Desk jobs have surprising brain health benefits, but there’s a catch

Brittany A. Roston - Jul 8, 2020, 2:31 pm CDT
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Desk jobs have surprising brain health benefits, but there’s a catch

Desk and other sedentary jobs are often associated with poorer health, but that’s not an entirely accurate picture, according to a new study. Researchers have found that people who work desk-based jobs are less likely to experience cognitive decline as they age compared to others who work physically active jobs. This is good news, but there is a ‘catch’ when it comes to overall health.

Researchers with the University of Cambridge evaluated the potential brain health effects of desk-based jobs to determine whether it impacts the rate of cognitive decline later in life. Because a lack of exercise or general physical activity is linked to poorer cognition over time, it has been popularly assumed that physical activity must protect against this decline.

To evaluate this potential, the researchers used data from the EPIC-Norfolk Cohort on around 8,500 adults ages 40 to 79. With an average of 12 years of follow-up, the study found that desk-based jobs like office jobs were linked to a reduced risk in developing poor cognition in older age compared to physically active jobs.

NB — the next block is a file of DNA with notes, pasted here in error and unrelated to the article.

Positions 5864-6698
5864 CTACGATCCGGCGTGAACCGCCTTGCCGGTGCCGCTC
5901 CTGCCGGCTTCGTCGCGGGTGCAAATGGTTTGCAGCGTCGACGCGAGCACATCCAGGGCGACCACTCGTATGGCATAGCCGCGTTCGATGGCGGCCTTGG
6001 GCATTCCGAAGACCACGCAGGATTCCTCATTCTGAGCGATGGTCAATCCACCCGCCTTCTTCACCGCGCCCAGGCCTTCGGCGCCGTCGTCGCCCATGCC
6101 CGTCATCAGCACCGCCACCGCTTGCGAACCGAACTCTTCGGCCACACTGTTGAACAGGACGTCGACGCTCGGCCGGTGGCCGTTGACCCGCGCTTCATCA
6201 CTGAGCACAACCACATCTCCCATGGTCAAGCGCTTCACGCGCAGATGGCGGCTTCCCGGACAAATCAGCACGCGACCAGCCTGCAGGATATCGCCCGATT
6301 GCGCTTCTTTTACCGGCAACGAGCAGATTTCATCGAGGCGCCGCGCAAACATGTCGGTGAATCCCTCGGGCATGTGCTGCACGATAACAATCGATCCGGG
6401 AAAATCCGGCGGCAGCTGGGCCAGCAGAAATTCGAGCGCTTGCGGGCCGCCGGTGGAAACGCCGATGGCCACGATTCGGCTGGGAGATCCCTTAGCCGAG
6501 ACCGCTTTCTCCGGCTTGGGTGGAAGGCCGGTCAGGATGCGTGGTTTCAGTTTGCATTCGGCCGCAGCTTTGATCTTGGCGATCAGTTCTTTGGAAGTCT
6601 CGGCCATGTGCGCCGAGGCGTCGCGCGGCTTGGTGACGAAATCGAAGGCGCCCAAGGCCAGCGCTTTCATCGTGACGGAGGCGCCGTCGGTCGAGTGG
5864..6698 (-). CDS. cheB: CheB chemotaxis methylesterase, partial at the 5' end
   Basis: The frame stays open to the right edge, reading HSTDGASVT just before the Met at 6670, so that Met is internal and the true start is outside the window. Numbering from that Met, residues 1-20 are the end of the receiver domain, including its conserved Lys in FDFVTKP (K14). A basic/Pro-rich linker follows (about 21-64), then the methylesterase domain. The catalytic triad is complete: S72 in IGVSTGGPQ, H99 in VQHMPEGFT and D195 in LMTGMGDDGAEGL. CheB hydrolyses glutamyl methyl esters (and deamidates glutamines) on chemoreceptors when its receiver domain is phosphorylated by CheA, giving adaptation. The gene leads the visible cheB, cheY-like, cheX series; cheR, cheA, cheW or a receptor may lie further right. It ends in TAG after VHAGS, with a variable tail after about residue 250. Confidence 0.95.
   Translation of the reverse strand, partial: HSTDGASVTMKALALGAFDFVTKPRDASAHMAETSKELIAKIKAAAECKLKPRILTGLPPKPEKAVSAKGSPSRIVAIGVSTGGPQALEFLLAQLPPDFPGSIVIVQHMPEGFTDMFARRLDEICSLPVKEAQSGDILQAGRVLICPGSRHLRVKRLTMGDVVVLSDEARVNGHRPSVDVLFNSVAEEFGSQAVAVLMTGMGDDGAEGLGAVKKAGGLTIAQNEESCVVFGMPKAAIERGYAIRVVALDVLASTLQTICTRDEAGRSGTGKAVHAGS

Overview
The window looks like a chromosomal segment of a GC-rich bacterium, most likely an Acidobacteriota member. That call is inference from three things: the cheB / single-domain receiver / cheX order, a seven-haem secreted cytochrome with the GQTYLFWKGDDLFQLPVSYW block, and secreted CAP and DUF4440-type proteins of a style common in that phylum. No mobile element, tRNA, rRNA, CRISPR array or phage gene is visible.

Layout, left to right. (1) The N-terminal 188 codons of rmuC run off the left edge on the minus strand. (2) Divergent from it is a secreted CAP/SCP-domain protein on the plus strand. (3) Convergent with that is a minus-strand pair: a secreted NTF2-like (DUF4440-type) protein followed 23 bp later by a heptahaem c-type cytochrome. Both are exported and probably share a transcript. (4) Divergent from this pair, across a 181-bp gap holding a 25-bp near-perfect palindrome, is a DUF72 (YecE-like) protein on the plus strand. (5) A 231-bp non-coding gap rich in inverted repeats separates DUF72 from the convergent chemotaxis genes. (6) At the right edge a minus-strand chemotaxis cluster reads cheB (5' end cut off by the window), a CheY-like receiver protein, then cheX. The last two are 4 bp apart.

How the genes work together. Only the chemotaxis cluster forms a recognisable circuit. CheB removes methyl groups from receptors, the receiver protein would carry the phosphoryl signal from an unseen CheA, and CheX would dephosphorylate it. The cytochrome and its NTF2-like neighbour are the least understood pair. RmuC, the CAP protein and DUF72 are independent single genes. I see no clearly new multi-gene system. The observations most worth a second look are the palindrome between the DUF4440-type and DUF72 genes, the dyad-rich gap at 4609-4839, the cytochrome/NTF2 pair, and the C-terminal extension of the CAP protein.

The study notes that individuals who worked physical jobs were more likely to have ‘no qualifications’ compared to desk workers; they were also less likely to be active outside of work, which makes sense since their job involved being physically active. The researchers found that physical workers had nearly three times the risk of cognitive decline compared to desk workers.

Participants who continued to work desk jobs for the duration of the study period were found to be in the top 10-percent of performers, at least when it came to cognition. The findings indicate that the mentally challenging aspect of desk jobs may protect cognition in a way that physical laboring cannot.

With that said, getting physical activity is necessary to reduce one’s risk of many other health issues, including diabetes, heart disease, cancer, and dementia. Many studies have found that around 30 minutes of moderate exercise per day or 150 minutes per week has health-promoting effects over the duration of one’s life.


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